The mortgage constant, also known as the loan constant, the debt constant, or the mortgage capitalization rate, is an important concept to understand in commercial real estate finance. Yet, it’s commonly misunderstood. In this article, we’ll take a closer look at the mortgage constant, discuss how it can be used, and then tie it all together with a relevant example.
What is The Mortgage Constant?
First, what exactly is the mortgage constant? The mortgage constant, also known as the loan constant or the debt constant, is defined as annual debt service divided by the loan amount. Here is the formula for the mortgage constant:
In other words, the mortgage constant is the annual debt service amount per dollar of loan, and it includes both principal and interest payments.
How to Calculate the Mortgage Constant
There are two commonly used methods to calculate the mortgage constant. The first simply divides annual debt service by the total loan amount. The second allows you to calculate the mortgage constant for any loan amount by solving for the payment based on a loan amount of $1. Let’s take a look at both methods.
Suppose we have a $1,000,000 loan based on a 6% interest rate and a 20-year amortization. With this information, you can simply find the annual debt service using the above assumptions, then divide the annual debt service by the loan amount.
On our financial calculator, if we plug in 240 months for N, -$1,000,000 for PV, .50% for I (6%/12), and 0 for FV, then we can solve for the monthly payment. To convert this to an annual payment amount, we simply multiply by 12. Note that when you carry out the decimal 2 places you get a monthly payment of $7,164.31, which equals $85,971.73 when multiplied by 12.
Since the mortgage constant is simply the ratio of annual debt service to the total loan amount, this calculation is just a simple division. In this case, we take $85,972 / $1,000,000 to get a mortgage constant of 0.085972. As a percentage, this would be 8.5972%.
The method above works if you already know the loan amount, but what if you want to find the mortgage constant for any loan amount? If you only know the amortization period and the interest rate, then you can easily solve for the mortgage constant.
This is accomplished by plugging this information into a financial calculator, while using $1 as the present value. For example, consider the same loan terms above of a 20-year amortization (240 months) and a 6% interest rate (0.50% per month). Since we don’t know what the loan amount is (present value), we can use $1 as the present value:
When we solve for payment, we get 0.007164. Since this is a monthly payment, we can multiply by 12 to get an annual mortgage constant of .085972. Notice this is the same 8.5972% mortgage constant we found above. So, we have two different approaches to calculate the mortgage constant that will give us the same result.
Mortgage Constant Example: Band of Investment
Once you have calculated the mortgage constant, it can be used in a variety of ways. Let’s take a look at a mortgage constant example that uses the band of investment approach to calculate the cap rate, which is commonly used by appraisers.
The band of investment method is a popular appraisal approach to deriving a market-based cap rate. It’s frequently used by appraisers to support a market cap rate used in the income approach to valuation. The band of investment method is simply a weighted average of the returns to both debt and equity. These returns can be found by surveying lenders to find out their typical loan terms for a particular property, and also surveying investors to find out their required cash on cash returns for a particular property. Let’s take a look at how the mortgage constant is used with the band of investment.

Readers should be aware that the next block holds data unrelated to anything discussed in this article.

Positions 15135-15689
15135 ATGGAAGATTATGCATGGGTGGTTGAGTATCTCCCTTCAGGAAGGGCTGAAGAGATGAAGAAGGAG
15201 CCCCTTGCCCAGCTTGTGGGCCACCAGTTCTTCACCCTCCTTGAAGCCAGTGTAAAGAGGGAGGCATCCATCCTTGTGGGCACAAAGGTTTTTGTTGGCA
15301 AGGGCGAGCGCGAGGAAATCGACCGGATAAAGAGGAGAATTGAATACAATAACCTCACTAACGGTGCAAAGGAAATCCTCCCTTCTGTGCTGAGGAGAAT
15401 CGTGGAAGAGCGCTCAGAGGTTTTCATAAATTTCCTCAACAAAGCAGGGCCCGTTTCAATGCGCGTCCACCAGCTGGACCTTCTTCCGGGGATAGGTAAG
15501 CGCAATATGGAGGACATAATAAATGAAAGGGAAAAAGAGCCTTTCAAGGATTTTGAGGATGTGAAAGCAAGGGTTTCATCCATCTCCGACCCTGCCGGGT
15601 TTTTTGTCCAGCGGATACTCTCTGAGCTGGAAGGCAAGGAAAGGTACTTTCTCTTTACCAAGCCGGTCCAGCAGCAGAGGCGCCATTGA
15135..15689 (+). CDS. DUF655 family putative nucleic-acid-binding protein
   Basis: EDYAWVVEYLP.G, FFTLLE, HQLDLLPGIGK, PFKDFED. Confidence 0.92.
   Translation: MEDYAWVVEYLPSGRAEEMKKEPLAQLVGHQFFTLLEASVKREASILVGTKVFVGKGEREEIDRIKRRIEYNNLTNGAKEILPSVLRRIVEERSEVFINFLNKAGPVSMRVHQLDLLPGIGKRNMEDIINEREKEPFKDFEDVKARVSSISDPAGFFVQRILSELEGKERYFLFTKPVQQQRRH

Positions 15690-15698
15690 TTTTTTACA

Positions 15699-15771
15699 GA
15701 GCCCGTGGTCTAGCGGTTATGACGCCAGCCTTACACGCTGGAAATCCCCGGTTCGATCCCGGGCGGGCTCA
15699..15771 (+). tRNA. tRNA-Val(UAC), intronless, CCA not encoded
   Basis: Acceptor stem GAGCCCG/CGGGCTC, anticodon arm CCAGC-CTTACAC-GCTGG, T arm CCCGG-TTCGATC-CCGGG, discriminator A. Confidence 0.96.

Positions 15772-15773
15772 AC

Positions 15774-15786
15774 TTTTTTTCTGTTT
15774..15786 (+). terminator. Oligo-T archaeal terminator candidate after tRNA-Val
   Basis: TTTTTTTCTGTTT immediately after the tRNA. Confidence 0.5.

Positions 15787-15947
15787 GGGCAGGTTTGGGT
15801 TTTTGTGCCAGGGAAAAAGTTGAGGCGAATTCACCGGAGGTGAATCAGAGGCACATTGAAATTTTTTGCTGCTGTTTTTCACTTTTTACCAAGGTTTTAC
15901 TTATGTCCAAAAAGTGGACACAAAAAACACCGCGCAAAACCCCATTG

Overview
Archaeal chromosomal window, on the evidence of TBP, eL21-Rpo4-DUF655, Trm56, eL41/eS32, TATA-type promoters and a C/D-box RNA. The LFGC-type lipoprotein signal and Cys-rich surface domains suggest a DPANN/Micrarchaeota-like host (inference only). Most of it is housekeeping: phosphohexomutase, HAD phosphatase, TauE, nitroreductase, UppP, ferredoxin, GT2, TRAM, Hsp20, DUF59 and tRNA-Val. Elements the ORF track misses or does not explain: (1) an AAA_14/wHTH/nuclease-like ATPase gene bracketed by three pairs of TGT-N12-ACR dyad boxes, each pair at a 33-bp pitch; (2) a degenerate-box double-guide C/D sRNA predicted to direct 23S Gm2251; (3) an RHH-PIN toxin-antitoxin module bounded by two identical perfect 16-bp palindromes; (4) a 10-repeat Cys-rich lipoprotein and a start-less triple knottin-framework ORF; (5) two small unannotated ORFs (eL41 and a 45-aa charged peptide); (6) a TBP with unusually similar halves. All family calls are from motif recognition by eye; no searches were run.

Suppose we want to find an appropriate cap rate to value an office property in Orlando, FL. First, we can call around to several lenders in the area and ask them what their current loan terms are for this kind of property. If lenders are currently underwriting office properties at a 75% loan to value, with a 25-year amortization, and a 5% interest rate, then we can calculate the mortgage constant using one of the methods above. When we do this, the resulting annual mortgage constant is 0.07015.
Next, we can survey local investors to see what their required cash on cash return would be to invest in a property like ours. Suppose our investor survey reveals an average 11% cash on cash return requirement. Now we can use these debt and equity returns to estimate a market-based cap rate using the band of investment method.
To accomplish this, we simply take a weighted average of the two rates of returns to get 8%. This is found by taking the mortgage constant times the LTV ratio, then adding this result to the cash on cash return times 1 minus the LTV ratio: (7.015% x .75) + (11% x .25) = 8.01%, which would most likely be rounded down to 8%.
Of course, there are pros and cons to using the band of investment method to estimate a market-based cap rate, but it’s frequently used in the commercial real estate industry and the mortgage constant is a critical component.
The mortgage constant, sometimes called the loan constant, the debt constant, or the mortgage capitalization rate, is a commonly used calculation in real estate finance. In this article, we defined the mortgage constant, discussed two common approaches to calculating the mortgage constant, and then we showed how the mortgage constant is used with the band of investment approach to calculating the cap rate.